This Coal MLP Reaching Bargain Levels Again
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Units of Master Limited Partnership (MLP) Alliance Resource Partners, (NASDAQ: ARLP) were a great buy in the mid $50's earlier this year. I bought some, but wish I had bought more. I may get another chance. Subsequent to my purchase, ARLP announced yet another blockbuster increase in its distribution to an annualized rate of $4.25 per unit, up 15% year-over-year in one of the worst coal markets imaginable. The unit price moved up strongly, hitting $67 on August 22nd. Today the price is back to about $60, offering a 7.1% yield.
The investment rationale is fairly straightforward: Alliance has been able to increase its distribution by close to 15% per year for the past 9 years. Going forward I think it's reasonable to assume distribution growth averaging at least 8% for the next 5 years. An 8% increase from the current annual distribution rate of $4.25 per unit would get us to $4.59. Assuming a 5.85% required yield, (the mid-point of yields over the past few years) that would equate to a unit price of $78.6 for a total return of 38%.
So far I'm just throwing out numbers. Foolish investors are no doubt asking what's behind the numbers, where's the meat of the analysis. I believe that distribution growth of 8% is a conservative assumption. Support for this assumption is not based merely on 9 years of distribution history; it follows from the fundamentals of the business. Alliance has very low debt leverage, solid organic growth in the best coal basins in the country and a meaningful cushion of distributable cash flow above what gets paid out.
The ratio of cash available for distributions to the amount actually paid out is an important measure of how safe a MLP's distribution is and how aggressively it can be raised. Even in this terrible year, Alliance expects distribution coverage of 1.4x-1.5x. This compares to roughly a 0.9x ratio for Natural Resource Partners, (NYSE: NRP). NRP does not enjoy robust distribution growth, but it has a current yield of close to 11%. NRP is riding through the coal market storm before resuming modest distribution increases. I think the 11% yield is worth the wait.
Back to ARLP, Net Debt to EBITDA is under 1.5x and expected to remain below 2x, a level that's less than half that of Arch Coal's, (NYSE: ACI). Arch faces difficult headwinds with elevated debt of $4.5 billion after acquiring International Coal last year. Heavy interest expense will make it hard for Arch to generate significant free cash flow to pay down this debt. Alliance dodged the acquisiton frenzy of 2011.
As the prospects for non-MLP coal producers like Alpha Natural Resources, (NYSE: ANR) and Walter Energy, (NYSE: WLT) have come under renewed pressure due to another leg down in coking coal prices, not a lot has changed for Alliance. Fears of slower exports in the second half 2012 will not impact ARLP either because the company does not produce much coking coal and does not yet have meaningful exports. Steady and reliable performance is what investors seek in a MLP; spectacular distribution growth is icing on the cake.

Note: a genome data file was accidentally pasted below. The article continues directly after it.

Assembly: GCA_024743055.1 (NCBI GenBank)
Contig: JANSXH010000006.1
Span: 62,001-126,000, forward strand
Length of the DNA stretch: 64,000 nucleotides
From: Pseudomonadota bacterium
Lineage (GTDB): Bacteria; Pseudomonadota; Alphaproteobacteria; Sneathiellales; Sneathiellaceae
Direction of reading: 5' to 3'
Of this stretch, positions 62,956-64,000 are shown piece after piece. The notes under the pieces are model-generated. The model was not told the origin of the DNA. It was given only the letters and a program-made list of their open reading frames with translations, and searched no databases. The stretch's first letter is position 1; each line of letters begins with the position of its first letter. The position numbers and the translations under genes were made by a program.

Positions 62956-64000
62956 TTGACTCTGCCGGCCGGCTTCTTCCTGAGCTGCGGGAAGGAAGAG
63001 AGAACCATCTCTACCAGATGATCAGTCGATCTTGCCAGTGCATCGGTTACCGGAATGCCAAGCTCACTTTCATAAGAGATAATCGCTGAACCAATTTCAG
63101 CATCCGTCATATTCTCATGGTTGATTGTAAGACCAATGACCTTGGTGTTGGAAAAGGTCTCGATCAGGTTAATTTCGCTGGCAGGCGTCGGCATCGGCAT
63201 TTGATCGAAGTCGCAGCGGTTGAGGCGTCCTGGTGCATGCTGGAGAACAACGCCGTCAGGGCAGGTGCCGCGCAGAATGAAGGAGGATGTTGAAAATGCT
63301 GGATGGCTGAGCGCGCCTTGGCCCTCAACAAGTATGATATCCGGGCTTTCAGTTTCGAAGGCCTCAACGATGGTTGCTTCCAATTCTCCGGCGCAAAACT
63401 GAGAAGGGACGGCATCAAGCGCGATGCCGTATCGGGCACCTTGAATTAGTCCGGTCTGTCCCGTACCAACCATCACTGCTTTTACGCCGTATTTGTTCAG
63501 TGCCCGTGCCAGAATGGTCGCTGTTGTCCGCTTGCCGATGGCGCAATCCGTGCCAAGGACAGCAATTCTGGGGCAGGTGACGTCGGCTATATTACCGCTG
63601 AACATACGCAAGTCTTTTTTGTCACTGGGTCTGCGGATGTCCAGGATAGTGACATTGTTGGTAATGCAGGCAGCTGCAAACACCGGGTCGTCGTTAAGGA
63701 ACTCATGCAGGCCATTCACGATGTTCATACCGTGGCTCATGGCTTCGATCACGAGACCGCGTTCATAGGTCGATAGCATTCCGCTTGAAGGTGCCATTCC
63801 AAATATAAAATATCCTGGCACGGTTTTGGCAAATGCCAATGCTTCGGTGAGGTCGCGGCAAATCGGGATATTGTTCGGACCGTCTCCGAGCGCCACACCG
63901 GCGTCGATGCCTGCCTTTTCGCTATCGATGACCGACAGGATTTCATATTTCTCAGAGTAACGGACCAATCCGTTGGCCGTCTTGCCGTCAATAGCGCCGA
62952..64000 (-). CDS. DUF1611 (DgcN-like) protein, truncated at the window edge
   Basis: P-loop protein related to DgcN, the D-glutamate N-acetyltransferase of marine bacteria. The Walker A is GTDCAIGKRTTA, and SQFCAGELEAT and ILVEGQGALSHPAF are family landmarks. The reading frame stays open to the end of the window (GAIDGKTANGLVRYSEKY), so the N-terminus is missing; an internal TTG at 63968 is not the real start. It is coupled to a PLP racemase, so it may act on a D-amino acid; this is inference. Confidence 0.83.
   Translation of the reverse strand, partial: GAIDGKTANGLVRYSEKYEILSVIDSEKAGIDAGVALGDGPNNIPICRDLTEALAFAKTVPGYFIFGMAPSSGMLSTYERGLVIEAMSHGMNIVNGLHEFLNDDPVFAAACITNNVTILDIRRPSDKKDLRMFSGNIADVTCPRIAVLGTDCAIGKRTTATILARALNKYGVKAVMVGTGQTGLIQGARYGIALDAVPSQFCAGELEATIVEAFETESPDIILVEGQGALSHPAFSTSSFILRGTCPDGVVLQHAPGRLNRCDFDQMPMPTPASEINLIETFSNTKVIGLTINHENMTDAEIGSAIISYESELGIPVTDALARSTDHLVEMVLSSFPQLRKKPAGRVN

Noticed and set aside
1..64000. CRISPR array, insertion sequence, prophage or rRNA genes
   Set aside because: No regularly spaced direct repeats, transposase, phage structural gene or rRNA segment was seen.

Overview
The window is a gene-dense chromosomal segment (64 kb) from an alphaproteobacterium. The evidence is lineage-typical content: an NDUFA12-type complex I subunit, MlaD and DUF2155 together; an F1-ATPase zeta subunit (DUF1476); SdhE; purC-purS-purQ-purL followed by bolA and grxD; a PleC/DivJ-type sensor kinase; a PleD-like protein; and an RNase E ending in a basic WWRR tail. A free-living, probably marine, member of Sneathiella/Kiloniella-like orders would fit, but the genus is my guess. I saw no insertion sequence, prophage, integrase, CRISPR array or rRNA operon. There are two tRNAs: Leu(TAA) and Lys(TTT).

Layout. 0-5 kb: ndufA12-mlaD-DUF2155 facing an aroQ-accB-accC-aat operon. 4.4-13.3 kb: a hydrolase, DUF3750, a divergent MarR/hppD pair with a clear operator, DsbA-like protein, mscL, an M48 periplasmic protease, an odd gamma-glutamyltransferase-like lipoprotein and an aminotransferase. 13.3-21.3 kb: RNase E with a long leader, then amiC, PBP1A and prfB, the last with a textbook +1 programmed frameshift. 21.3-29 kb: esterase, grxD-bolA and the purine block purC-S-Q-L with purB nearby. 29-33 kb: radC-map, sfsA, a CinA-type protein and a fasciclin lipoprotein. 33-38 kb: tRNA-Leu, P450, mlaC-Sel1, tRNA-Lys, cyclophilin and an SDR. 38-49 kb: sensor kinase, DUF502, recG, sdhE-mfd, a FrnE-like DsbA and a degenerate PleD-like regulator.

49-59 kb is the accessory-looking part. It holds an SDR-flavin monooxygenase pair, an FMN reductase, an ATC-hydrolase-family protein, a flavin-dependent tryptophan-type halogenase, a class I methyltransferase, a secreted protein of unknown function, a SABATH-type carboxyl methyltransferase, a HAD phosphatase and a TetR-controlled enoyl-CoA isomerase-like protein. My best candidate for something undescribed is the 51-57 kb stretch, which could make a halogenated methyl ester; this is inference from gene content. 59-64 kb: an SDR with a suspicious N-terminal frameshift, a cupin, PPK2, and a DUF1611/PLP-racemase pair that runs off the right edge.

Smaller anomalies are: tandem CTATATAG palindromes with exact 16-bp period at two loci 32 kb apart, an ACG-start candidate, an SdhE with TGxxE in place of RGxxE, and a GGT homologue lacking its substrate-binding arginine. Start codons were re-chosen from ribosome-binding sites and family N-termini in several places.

Alliance is well positioned in the Illinois Basin and growing rapidly in Northern Appalachia, the 2 best coal basins in the country. The Illinois Basin is especially strong as an emerging basin with low costs and strong export opportunities through the Gulf and the Great Lakes. Alliance is the 2nd largest producer in the area at close to 30 million tons. Key to the company's growth is low-cost expansion in Northern Appalacia, where annual production will more than triple to 8-9 million tons by 2014.
An interesting thing has happened in the past few months. By simply remaining largely unchanged, Alliance's formerly mediocre margins and valuation metrics are now at the head of the pack. For example, Walter and Arch enjoyed EBITDA margins of 30%-35% in 2011. Next year, none of the U.S. coal producers are likely to reach a margin of 25%, but Alliance's margin is forecast to be in the upper 20%'s. Earlier this year, peers were trading at a 1-yr forward EV/EBITDA multiple of 4x-5x; today that range is 6x-9x. Meanwhile, Alliance is trading at a bit under 5x next year's expected EBITDA.
Therefore, in many ways Alliance has similar upside to non-MLP peers, but with a dividend yield about 4x the peer average. Given the severe pain in the coal markets, a total return approaching 40% would be a tremendous outcome for an investment that I believe has limited downside after collecting its 7% yield.
MockingJay2011 owns shares of Alpha Natural Resources, Walter Industries, Alliance Resource Partners, L.P., and Natural Resource Partners LP. The Motley Fool has no positions in the stocks mentioned above. Motley Fool newsletter services recommend Alliance Resource Partners, L.P.. Try any of our Foolish newsletter services free for 30 days. We Fools may not all hold the same opinions, but we all believe that considering a diverse range of insights makes us better investors. The Motley Fool has a disclosure policy.If you have questions about this post or the Fool’s blog network, click here for information.